According to senate president Stephen Sweeney, New Jersey will not legalize adult-use marijuana this year and will instead plan to let the NJ voters decide in the presidential election new year.
The setback is one of the most recent marijuana legalization efforts and it means that recreational cannabis may not be a reality in NJ for at least another year. Even if the NJ voters approve the legalization in November, it will take weeks or even months afterwards to establish the legalized marijuana industry.
The announcement comes after the vote on cannabis legalization failed due to political tensions. The senate president announced that the NJ Legislature won’t be moving forward with efforts to legalize adult-use marijuana and will instead put the issue in front of the NJ voters. According to the senate president, while he feels strongly in, the votes simply aren’t there.
Sweeney said that the New Jersey Legislature will instead look for ways to put recreational cannabis on the ballot new year and shift its focus towards expanding medical cannabis and legalization. At the moment, NJ has the most restrictive medical cannabis programs in the country and most of the laws aren’t in the favor of marijuana companies and business, including NJ marijuana dispensary. However, governor Murphy has tried to expand access adding several new conditions that qualify for medical cannabis.
A bill to legalize recreational marijuana was originally expected to pass in March this year once the deal between governor Murphy and legislative leaders had been announced. However, a press conference was summoned to announce that the vote had been canceled when the votes couldn’t be found by the self-imposed deadline. The votes were simply not there in the Senate, even though they were sufficient in the Assembly.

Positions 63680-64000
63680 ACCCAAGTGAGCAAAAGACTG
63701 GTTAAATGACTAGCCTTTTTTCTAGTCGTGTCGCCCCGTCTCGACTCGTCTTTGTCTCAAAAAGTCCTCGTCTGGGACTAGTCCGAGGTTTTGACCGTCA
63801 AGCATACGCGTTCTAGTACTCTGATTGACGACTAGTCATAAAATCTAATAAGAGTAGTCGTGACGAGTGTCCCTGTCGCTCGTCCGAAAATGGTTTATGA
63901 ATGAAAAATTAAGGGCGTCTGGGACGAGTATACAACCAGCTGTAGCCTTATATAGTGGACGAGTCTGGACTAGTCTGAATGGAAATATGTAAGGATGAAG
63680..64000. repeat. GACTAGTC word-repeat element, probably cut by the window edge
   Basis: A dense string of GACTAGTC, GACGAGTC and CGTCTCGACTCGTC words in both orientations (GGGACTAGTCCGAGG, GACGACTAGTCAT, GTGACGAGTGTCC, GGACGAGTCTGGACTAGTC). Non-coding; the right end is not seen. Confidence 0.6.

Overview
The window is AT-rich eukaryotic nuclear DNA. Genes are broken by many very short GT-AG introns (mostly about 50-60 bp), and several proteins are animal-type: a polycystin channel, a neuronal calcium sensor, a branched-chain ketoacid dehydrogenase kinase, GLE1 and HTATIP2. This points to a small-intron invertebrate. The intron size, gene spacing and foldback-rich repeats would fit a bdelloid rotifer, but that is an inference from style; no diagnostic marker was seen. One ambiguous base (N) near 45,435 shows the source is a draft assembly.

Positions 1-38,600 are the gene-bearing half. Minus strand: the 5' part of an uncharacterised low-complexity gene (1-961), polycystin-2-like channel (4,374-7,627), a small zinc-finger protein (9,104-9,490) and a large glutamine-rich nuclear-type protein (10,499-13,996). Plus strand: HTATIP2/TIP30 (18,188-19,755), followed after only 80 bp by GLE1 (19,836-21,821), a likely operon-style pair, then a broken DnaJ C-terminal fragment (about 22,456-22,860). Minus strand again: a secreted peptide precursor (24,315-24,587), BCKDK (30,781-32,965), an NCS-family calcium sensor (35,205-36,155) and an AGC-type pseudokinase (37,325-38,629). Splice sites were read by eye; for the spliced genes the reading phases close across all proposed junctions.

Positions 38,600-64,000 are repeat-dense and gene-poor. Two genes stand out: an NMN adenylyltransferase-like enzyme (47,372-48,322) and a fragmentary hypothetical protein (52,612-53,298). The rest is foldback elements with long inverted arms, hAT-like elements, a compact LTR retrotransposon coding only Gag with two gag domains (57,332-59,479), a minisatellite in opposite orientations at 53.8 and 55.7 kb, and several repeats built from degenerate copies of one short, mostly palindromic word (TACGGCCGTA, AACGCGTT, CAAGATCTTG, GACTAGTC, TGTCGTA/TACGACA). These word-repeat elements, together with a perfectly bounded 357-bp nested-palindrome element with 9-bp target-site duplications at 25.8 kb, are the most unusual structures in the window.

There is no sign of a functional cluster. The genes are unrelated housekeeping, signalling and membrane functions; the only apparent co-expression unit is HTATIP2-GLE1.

Some opponents thought that the marijuana legalization benefits would not be evenly distributed among certain communities that had been particularly hard hit by the war on drugs, while others were concerned with the nature of marijuana as an illegal drug. Senate president Sweeney suggested that expanding medical cannabis was the main reason behind low votes for legalizing recreational usage. However, governor Murphy rejected that notion.
Rising tensions between Sweeney and Murphy likely made finding a compromise much harder. Their conflicting perspectives have made passing legislation quite difficult in the past and it is likely that it will continue to lead to many legislative initiatives withering, including marijuana.
According to Sweeney, before a 2020 referendum is pursued by lawmakers, they would will on passing the bill focused toward easing the expunction of certain criminal records related to marijuana. Murphy had a mixed reaction to the proposal of the senate president. He asked at the press conference, are we expunging something in the past which is still illegal? Criminal justice reform was a key part of the recreational cannabis legalization efforts, both for a host of advocates and Murphy.
Most successful adult-use marijuana legalization efforts have occurred via ballot initiatives across the country. Among many states, Vermont was the only state that passed cannabis legalization measure through the legislature.
Governor Murphy campaigned on cannabis legalization and promised that he would pass it as quickly as possible once he took office in January. Sweeney acknowledges the efforts of Murphy. He said that he knows how hard the governor tried but a list of votes was never provided to him in order to show that they were close. According to him, legislators gave advice to the governor but he didn’t listen to them.
Many Plans Stymied
60% of those who polled in the state last year were in favor of legalizing recreational marijuana. Many in NJ have highly anticipated the approval of legalization. In new tax revenue, the state was ready to gain an estimated $60 million.
A cottage industry had come to surface in anticipation of legalized adult-use marijuana industry, with many seeking to establish marijuana companies, NJ marijuana dispensary, and other related businesses, including the largest newspaper in the state. New Jersey lobbyists had taken businesses based in California and Canada as clients. And while some towns, including Asbury Park, have been very keen for the new marijuana companies, NJ marijuana dispensary, and businesses to establish within their town limits, others opposing the legalization have already passed many resolutions banning such establishments.
However, the recreational marijuana legalization is not dead in New Jersey forever, it is still an option in the state. But for now, it has been put on the back burner and is likely to be directly decided by the NJ voters.